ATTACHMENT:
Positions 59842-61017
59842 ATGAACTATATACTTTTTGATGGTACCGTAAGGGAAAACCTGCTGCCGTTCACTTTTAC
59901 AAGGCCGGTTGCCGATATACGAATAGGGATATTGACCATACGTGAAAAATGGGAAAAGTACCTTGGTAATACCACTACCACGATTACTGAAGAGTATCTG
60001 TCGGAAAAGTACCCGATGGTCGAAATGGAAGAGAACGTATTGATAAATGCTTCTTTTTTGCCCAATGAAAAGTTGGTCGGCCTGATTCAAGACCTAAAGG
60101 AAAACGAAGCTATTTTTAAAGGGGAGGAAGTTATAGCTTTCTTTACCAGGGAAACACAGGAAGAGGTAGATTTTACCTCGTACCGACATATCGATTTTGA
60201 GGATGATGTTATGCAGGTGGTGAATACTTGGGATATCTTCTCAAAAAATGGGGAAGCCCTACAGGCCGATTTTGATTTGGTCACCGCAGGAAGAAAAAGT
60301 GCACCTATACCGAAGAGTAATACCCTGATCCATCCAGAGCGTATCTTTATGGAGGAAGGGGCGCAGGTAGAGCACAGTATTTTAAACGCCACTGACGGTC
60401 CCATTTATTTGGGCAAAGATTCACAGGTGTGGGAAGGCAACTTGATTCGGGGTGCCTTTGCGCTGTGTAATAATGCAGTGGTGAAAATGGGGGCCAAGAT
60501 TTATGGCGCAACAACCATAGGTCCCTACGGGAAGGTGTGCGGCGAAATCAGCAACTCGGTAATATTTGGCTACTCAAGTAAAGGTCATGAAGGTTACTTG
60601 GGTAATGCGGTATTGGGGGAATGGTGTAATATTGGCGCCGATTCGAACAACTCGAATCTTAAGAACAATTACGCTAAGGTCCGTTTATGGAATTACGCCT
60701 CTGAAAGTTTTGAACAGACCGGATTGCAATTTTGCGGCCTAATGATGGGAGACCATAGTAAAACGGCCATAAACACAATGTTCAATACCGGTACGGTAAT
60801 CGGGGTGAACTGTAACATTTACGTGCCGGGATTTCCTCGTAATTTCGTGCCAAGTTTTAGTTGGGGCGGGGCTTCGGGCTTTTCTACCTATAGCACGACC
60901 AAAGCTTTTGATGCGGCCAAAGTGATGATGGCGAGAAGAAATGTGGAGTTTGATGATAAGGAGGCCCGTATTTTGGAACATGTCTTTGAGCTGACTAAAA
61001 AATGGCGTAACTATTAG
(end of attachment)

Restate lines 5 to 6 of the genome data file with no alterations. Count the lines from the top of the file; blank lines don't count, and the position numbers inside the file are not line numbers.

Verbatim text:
60101 AAAACGAAGCTATTTTTAAAGGGGAGGAAGTTATAGCTTTCTTTACCAGGGAAACACAGGAAGAGGTAGATTTTACCTCGTACCGACATATCGATTTTGA
60201 GGATGATGTTATGCAGGTGGTGAATACTTGGGATATCTTCTCAAAAAATGGGGAAGCCCTACAGGCCGATTTTGATTTGGTCACCGCAGGAAGAAAAAGT